On August 28, Starr again didn’t report for work or call within two hours of his start time, though his wife had called for him the previous day. Starr was fired for violating the no-show policy.
In most cases covered by other employment laws, this would be a “slam dunk” for the employer. Indeed, the trial court dismissed Starr’s case. But the appellate court reversed the decision under USERRA’s different standard.
When an appellate court reviews a dismissal, it generally gives the plaintiff the benefit of the doubt. The court will look at the evidence in favor of the plaintiff and decide whether important factual issues need to be determined before the case is dismissed. Here, the appellate court found that Starr’s claim of termination without cause needed to be explored further because Starr raised a genuine factual dispute: whether he had notice that his failure to comply with the written two-hour policy could result in his termination.
The court stated that the employer had to show that there was “cause” for the firing under USERRA by establishing both that it was reasonable to terminate the employee based on his conduct and that the employee had express or implied notice that the conduct in question would give the employer cause to terminate his employment.
While the company may portray its conduct as “no good deed goes unpunished,” Starr successfully argued to the appellate court that the company didn’t uniformly enforce its policy. Further, since the personnel manager verbally contradicted the written policy, that justified Starr’s position that he may not have known what was, or wasn’t, required of him to keep his job.
Starr stated that QuikTrip’s evidence failed to show that he had notice that he would be fired for violating the two-hour policy. The company had made exceptions for him in the past, and the personnel manager told him before his firing that he “would be okay” if he called his supervisor before the next working day. Starr’s wife also called his absence in the day prior to his scheduled shift.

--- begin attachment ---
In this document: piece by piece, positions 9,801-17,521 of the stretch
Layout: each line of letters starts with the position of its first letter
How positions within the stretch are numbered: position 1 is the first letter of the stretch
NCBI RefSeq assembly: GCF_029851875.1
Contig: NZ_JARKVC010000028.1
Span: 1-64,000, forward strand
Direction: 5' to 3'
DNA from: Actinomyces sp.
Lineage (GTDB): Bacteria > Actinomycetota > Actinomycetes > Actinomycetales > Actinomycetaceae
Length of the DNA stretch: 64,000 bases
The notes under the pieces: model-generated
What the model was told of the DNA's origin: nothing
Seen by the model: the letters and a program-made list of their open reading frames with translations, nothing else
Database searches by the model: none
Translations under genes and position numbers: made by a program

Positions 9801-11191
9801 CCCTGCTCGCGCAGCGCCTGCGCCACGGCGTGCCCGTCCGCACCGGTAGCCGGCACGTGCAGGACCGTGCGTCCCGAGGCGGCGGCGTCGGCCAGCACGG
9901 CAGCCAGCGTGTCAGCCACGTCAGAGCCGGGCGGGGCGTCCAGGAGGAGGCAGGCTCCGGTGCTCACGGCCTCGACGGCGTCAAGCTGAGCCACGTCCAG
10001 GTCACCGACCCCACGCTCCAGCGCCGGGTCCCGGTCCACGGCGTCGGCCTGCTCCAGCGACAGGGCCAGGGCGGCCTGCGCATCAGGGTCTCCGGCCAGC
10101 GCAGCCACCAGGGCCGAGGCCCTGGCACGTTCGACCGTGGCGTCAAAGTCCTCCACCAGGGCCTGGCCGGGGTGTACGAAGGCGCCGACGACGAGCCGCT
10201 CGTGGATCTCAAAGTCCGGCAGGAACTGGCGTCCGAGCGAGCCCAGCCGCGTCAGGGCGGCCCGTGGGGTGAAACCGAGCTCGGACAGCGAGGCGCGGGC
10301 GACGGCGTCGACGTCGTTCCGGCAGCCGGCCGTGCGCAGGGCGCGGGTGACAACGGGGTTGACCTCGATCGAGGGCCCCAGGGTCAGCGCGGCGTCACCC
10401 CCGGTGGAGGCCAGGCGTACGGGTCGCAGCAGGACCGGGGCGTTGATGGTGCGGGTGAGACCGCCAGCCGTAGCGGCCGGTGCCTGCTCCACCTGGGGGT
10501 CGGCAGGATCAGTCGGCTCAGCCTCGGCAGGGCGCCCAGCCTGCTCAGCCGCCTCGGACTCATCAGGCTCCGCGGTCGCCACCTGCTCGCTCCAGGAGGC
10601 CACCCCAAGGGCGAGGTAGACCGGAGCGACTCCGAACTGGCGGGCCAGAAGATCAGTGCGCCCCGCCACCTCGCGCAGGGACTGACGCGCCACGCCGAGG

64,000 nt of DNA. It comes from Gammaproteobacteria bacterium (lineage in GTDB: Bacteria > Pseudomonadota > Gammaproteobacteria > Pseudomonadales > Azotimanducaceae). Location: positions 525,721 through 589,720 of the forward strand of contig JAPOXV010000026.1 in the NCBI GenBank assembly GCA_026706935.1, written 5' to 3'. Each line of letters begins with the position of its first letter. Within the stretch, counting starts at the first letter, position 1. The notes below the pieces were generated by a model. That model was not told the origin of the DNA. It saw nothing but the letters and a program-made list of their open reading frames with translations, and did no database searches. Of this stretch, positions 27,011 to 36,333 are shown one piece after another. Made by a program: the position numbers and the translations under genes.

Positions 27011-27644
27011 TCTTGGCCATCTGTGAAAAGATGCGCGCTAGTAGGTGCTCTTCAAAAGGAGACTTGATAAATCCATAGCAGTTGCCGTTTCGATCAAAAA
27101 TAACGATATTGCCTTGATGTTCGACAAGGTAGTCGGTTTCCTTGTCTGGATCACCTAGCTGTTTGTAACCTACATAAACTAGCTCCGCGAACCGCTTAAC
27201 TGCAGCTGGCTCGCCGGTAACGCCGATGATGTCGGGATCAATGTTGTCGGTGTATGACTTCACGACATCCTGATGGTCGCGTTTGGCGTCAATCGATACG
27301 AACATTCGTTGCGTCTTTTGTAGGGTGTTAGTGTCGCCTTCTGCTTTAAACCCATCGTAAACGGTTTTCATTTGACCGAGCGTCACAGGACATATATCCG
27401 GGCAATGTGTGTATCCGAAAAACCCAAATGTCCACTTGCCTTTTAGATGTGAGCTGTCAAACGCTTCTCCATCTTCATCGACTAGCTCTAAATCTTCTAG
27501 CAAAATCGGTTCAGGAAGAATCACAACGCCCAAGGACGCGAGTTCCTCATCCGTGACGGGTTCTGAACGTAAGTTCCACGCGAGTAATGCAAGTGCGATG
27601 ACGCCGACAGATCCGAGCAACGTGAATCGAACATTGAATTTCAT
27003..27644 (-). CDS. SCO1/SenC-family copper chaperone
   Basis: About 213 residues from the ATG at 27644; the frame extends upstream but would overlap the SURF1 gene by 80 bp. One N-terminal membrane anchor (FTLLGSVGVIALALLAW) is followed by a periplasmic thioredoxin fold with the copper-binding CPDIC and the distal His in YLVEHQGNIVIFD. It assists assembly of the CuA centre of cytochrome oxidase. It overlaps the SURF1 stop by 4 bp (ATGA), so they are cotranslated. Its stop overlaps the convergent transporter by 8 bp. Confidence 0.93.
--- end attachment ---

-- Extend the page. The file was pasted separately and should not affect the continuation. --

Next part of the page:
The lower court ruled that the company could enforce the rule against him even if it hadn’t done so in the past. It also stated that the rule was that the call had to come within two hours of his shift’s start. The appellate court agreed that just because the company went easy on Starr for prior violations, that didn’t mean that it couldn’t enforce its policy. But the court also found that there was contradictory evidence as to what the personnel manager told Starr, such that the case needed to proceed on its facts. The appellate court therefore overturned the dismissal and sent Starr’s case back to trial.
Summing It Up
Within certain limitations, USERRA provides rights to some veterans that aren’t available to the rest of the workforce. While Title VII doesn’t require an employer to show “cause” before terminating a woman or an African American, USERRA requires that “cause” may need to be shown to fire a veteran after a return from active duty.
If you think you may have been, or will be, discharged without cause in violation of USERRA:
- Keep copies of any documents, e-mails, or text messages that can establish your employer’s knowledge of your military status, the specific policy you’re accused of breaking, and any communications between you and management about discipline.
- Take notes of any relevant conversations, including who said what to whom, as well as the names of any witnesses.
- Take notes of any statements by your employers showing a bias against veterans. Write down any instances where nonveterans were treated better than veterans when it came to discipline or termination.
If you’re a veteran and you believe your employer is violating USERRA or has violated it in the past and you’ve suffered as a result, contact our office. We can talk about your situation as well as about what your rights are, what you can do to protect yourself, and how we can help.